Brownlie v Four Seasons Group
Although it has been illegal in Scotland for several years, wheel clamping has continued to be a standard way of dealing with unauthorised parking on private land in England and Wales. That is now at an end.
Private wheel-clamping became a criminal offence with effect from 1st October 2012 when sections 54 and 55 of the Protection of Freedoms Act 2012 came into force. Section 54 of the Act makes it a criminal offence to immobilise, move or restrict the movement of a vehicle on private land without “lawful authority”. Clamping and towing is therefore outlawed except when undertaken by public bodies such as the police, local authorities, government agencies and, in certain circumstances, bailiffs. Section 55 of the Act paves the way for regulations to be made under section 99 of the Road Traffic Regulation Act 1984 which can extend the powers of the police to remove vehicles from all areas of private land and not only roads where they are illegally or dangerously parked. No regulations are in force yet, but it is envisaged that they might be made, for instance, where access for emergency vehicles might be blocked.
The deterrent effect of clamping and towing of cars has allowed many privately owned estates to control successfully the often significant problems caused by unauthorised parking - for instance private housing complexes located near to public transport used as an overflow station car park. Unfortunately, rather than electing to tighten up the regulation and sanctions on rogue wheel clampers, the Government has chosen to criminalise all private clamping.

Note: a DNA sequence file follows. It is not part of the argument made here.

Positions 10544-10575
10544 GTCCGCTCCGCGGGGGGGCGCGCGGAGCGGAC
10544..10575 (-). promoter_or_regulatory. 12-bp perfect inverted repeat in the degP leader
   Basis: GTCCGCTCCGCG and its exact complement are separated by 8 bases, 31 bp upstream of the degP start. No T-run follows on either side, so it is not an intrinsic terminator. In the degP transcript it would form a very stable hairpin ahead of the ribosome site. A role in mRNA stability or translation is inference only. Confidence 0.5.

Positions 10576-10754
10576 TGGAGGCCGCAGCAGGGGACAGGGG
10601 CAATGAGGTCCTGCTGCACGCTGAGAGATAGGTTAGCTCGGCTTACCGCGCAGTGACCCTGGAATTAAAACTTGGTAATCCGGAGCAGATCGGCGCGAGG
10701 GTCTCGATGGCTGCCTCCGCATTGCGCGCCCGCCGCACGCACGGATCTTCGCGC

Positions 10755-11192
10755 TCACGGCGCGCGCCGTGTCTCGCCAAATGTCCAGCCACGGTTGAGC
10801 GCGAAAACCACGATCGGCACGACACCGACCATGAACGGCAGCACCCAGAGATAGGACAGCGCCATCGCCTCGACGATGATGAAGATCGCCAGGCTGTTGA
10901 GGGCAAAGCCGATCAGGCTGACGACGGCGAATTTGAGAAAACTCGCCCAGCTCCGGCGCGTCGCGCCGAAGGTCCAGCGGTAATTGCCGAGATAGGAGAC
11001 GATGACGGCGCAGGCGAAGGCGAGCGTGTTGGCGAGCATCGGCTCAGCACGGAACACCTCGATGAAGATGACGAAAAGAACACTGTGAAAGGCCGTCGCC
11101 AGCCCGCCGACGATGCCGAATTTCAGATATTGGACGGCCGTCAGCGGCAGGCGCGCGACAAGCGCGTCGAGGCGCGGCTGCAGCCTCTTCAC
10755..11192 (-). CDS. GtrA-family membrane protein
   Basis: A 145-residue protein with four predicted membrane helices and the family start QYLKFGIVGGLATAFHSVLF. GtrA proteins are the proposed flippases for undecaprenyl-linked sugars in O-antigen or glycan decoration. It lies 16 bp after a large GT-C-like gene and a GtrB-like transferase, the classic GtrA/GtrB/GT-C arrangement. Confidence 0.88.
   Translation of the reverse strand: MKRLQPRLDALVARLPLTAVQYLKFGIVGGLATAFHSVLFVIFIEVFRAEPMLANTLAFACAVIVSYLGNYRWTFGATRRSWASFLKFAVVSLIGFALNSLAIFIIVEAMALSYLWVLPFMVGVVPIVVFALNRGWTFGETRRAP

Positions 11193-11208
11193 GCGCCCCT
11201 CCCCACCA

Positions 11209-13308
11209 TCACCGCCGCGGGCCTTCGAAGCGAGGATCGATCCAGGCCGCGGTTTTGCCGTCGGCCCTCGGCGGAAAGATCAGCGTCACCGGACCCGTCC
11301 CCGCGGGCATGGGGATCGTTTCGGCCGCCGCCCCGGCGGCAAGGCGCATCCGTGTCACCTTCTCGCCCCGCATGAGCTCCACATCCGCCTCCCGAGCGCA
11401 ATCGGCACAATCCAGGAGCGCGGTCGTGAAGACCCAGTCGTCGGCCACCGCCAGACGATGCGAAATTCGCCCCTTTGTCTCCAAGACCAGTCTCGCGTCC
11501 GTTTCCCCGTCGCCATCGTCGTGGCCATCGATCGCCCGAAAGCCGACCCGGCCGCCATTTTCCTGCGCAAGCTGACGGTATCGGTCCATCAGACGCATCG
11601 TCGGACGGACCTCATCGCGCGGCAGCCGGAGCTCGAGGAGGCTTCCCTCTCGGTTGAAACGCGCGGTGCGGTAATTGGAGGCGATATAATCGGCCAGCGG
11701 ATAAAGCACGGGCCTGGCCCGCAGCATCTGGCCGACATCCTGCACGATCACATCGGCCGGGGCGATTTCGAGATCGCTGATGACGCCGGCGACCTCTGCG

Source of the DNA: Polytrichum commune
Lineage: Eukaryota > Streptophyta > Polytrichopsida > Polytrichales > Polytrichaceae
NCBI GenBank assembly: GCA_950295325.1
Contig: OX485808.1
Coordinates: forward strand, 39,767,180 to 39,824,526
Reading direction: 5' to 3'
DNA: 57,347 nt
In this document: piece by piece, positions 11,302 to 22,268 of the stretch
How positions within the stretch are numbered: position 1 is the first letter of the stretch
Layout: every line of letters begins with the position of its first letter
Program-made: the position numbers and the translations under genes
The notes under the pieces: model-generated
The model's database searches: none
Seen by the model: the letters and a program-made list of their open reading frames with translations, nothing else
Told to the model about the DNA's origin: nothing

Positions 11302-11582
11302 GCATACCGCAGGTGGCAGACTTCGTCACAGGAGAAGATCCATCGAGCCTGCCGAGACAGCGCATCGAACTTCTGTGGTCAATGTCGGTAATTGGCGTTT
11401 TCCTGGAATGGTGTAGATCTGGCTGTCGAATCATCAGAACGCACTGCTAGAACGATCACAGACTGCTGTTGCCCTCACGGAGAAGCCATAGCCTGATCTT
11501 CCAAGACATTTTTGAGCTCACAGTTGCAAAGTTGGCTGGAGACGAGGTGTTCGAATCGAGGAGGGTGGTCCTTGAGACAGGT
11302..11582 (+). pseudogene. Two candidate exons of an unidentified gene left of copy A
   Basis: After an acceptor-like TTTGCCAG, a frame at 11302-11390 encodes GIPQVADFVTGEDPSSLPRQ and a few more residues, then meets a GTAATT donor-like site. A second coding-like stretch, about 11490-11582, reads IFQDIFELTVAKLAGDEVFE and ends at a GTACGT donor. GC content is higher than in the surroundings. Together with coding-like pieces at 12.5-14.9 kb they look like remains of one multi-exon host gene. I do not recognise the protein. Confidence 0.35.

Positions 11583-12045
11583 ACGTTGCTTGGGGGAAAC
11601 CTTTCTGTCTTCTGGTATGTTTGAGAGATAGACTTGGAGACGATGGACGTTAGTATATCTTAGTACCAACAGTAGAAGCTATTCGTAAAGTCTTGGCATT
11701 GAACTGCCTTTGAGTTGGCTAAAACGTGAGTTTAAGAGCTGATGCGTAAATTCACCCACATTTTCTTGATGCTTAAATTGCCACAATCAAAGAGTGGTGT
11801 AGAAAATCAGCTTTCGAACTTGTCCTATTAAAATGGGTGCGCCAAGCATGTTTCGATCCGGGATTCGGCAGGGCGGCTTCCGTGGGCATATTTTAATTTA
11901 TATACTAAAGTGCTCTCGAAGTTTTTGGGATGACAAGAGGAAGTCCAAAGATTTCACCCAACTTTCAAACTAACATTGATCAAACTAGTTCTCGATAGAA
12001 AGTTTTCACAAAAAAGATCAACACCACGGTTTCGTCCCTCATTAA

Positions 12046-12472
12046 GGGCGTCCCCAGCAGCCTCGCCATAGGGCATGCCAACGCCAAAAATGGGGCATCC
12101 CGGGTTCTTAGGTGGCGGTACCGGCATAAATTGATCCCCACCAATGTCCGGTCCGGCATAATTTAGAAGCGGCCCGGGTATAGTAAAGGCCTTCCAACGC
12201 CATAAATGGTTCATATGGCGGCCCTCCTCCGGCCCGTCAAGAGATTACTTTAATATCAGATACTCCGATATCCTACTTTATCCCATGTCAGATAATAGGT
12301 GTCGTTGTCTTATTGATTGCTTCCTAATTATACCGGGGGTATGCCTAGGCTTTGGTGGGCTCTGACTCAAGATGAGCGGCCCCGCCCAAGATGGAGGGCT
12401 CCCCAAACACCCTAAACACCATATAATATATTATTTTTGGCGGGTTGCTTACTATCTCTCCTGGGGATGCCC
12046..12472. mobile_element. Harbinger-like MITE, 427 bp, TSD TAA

It is still possible to prevent access to such roads and estates by the use of barriers, however, in many cases this is an impractical and expensive solution. In addition, section 56 of the Act allows for parking charges to be levied against the keeper of the vehicle where the identity of the driver is unknown. As with clamping, clear warning signs are required before this sort of parking penalty can be enforced; however, it is hoped that unlawful parking can be dealt with by way of ticketing enforcement rather than clamping and towing. Let us see.
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